So…you’ve just given birth: so much happiness, so much excitement, so much to worry about! And though you’ve probably spent the last couple months thinking about this life-changing moment, you probably actually haven’t given that much thought to actually bringing your newborn home from the hospital.
If you’re like many moms-to-be out there, you’ve done your research and gotten everything prepared for birth. But it’s the time after labor that’s sometimes forgotten, leaving you confused and overwhelmed when it’s finally time to bring your newborn home from the hospital. So before you get lost in the piles of information online, here is what you need to know about bringing your little bundle of joy home.
The First Car Ride
As soon as you leave the hospital, the very first step is getting your newborn home safely. Having the proper infant car seat isn’t just essential to keep them protected, it’s also required by law. No matter how short the trip, holding baby on your lap or keeping them unsecured in the car is never safe.
When looking for a car seat, find one that will properly fit your newborn who doesn’t yet know how to support their neck. A combination such as the Doona Car Seat & Stroller will provide security for your little one, while making it easier for you to get them in and out of the car, especially in the days following birth.
Dressing Your Baby
Picking out your newborn’s very first homecoming outfit is so exciting as a new parent. Although it’s definitely okay to find that perfect bow to match their onesie, you also need to consider their comfort. When first leaving the hospital and for your first day home with baby, simpler is better. Avoid complicated clothing, and remember that infants get cold easier than you, so dressing them in one more layer than you’re wearing is a good rule of thumb.
The first few days are all about bonding with your baby. Everyone will be excited to meet your little one, but you’ll want to take this time to get comfortable in your new routine, so it’s perfectly okay to limit guests. Infants typically aren’t shy around new people, however they may become overstimulated, so having only a few people at a time is best. When you do welcome guests, be sure everyone washes their hands, as your baby hasn’t fully developed their immune system yet. At the end of the day, this initial period is all about you and your family, so get plenty of rest, and don’t stress about entertaining visitors.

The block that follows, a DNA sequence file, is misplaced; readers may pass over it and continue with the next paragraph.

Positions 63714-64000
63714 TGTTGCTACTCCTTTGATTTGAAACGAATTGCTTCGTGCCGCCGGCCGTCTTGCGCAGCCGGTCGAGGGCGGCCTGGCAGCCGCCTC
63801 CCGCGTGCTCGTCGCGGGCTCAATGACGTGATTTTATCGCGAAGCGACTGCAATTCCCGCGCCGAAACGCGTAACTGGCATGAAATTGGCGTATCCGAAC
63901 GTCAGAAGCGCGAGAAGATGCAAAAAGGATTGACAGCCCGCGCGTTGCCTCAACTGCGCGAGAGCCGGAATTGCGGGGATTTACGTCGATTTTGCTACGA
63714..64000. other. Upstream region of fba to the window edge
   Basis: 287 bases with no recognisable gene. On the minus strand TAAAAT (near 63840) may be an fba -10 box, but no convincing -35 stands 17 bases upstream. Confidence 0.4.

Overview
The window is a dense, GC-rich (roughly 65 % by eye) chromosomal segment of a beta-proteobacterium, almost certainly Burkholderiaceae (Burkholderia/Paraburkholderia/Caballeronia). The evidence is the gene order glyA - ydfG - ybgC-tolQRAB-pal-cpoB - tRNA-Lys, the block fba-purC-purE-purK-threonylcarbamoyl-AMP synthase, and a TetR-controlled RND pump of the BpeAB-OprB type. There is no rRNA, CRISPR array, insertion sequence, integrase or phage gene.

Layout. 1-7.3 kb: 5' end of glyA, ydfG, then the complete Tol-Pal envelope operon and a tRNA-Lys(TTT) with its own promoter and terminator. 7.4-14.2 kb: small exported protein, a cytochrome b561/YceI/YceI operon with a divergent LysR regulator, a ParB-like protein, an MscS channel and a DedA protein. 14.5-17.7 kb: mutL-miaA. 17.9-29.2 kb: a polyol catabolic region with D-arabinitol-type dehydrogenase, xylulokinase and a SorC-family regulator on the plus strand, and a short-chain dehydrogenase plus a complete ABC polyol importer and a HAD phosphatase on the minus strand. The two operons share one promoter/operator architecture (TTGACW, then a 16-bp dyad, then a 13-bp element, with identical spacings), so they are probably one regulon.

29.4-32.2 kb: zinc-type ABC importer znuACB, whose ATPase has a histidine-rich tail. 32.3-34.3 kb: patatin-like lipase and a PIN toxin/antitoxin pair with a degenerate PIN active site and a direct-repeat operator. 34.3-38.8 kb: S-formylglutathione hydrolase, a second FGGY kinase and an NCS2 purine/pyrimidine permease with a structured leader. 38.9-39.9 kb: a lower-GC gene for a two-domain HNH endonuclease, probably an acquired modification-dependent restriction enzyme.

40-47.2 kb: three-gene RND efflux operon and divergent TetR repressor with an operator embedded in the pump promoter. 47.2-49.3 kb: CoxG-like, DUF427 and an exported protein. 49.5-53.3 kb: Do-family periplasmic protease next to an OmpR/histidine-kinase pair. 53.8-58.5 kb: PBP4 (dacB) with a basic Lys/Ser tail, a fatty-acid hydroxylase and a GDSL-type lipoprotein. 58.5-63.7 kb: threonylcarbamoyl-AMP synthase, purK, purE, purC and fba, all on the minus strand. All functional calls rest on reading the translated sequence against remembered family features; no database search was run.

You can never be truly prepared for the first few days at home with your baby. However, gathering all the essentials ahead of time will help the adjustment go a little smoother. Be sure you are stocked up on diapers, bathing supplies, pacifiers, swaddle blankets, and all the other baby must-haves. Spending a little extra time getting organized before baby comes will give you more time and energy to focus on bonding during those important first few days.
As a new mom, it’s hard not to stress over everything. Going through this transition period for the first time is scary and overwhelming, but it’s important not to spend your time worrying. If you do notice signs something may be wrong, such as baby skipping feedings, a cold that won’t go away, or a rash, call your healthcare professional. It will take time to adjust and you may not nail down a consistent schedule right away. Your family members and infant are all adapting right along with you, and it can be exhausting. So go with the flow, give yourself time to rest, don’t rush the process, and enjoy this time while you have it.
If you have other children, be sure to introduce them to their new sibling with intention. Help them feel involved, and allow them to assist with the baby where they can. Keeping them engaged will get everyone excited about the new addition, and lay any feelings of jealousy towards the baby to rest.
Things may not go exactly how you planned, but cherish these first few days with your baby. Knowing what to expect can help make this transition period as smooth as possible, so you can focus on enjoying this exciting time.